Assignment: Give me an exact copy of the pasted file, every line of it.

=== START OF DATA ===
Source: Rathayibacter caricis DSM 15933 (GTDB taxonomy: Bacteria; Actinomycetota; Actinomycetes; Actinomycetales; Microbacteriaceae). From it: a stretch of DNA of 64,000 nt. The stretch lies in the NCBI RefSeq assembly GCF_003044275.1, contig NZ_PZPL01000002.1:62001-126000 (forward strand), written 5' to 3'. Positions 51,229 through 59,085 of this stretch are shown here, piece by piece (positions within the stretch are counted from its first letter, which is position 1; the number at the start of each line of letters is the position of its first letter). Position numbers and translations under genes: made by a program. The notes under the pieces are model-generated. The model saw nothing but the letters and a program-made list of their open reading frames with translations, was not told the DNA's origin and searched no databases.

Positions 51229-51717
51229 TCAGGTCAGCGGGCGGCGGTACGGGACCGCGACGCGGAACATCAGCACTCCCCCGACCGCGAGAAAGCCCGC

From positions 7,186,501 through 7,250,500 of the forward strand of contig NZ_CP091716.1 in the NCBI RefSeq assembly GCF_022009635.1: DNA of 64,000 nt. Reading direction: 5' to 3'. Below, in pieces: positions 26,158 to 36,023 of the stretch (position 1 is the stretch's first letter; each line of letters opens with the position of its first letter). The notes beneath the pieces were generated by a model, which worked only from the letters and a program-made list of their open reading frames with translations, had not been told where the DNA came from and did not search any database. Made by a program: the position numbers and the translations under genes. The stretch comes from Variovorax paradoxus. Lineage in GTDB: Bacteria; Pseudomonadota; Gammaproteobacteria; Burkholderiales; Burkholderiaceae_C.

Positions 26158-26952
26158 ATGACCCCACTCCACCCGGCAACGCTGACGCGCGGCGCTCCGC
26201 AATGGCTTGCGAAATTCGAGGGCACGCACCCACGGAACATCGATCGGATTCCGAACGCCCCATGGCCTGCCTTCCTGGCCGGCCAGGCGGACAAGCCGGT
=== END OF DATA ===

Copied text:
Source: Rathayibacter caricis DSM 15933 (GTDB taxonomy: Bacteria; Actinomycetota; Actinomycetes; Actinomycetales; Microbacteriaceae). From it: a stretch of DNA of 64,000 nt. The stretch lies in the NCBI RefSeq assembly GCF_003044275.1, contig NZ_PZPL01000002.1:62001-126000 (forward strand), written 5' to 3'. Positions 51,229 through 59,085 of this stretch are shown here, piece by piece (positions within the stretch are counted from its first letter, which is position 1; the number at the start of each line of letters is the position of its first letter). Position numbers and translations under genes: made by a program. The notes under the pieces are model-generated. The model saw nothing but the letters and a program-made list of their open reading frames with translations, was not told the DNA's origin and searched no databases.

Positions 51229-51717
51229 TCAGGTCAGCGGGCGGCGGTACGGGACCGCGACGCGGAACATCAGCACTCCCCCGACCGCGAGAAAGCCCGC

From positions 7,186,501 through 7,250,500 of the forward strand of contig NZ_CP091716.1 in the NCBI RefSeq assembly GCF_022009635.1: DNA of 64,000 nt. Reading direction: 5' to 3'. Below, in pieces: positions 26,158 to 36,023 of the stretch (position 1 is the stretch's first letter; each line of letters opens with the position of its first letter). The notes beneath the pieces were generated by a model, which worked only from the letters and a program-made list of their open reading frames with translations, had not been told where the DNA came from and did not search any database. Made by a program: the position numbers and the translations under genes. The stretch comes from Variovorax paradoxus. Lineage in GTDB: Bacteria; Pseudomonadota; Gammaproteobacteria; Burkholderiales; Burkholderiaceae_C.

Positions 26158-26952
26158 ATGACCCCACTCCACCCGGCAACGCTGACGCGCGGCGCTCCGC
26201 AATGGCTTGCGAAATTCGAGGGCACGCACCCACGGAACATCGATCGGATTCCGAACGCCCCATGGCCTGCCTTCCTGGCCGGCCAGGCGGACAAGCCGGT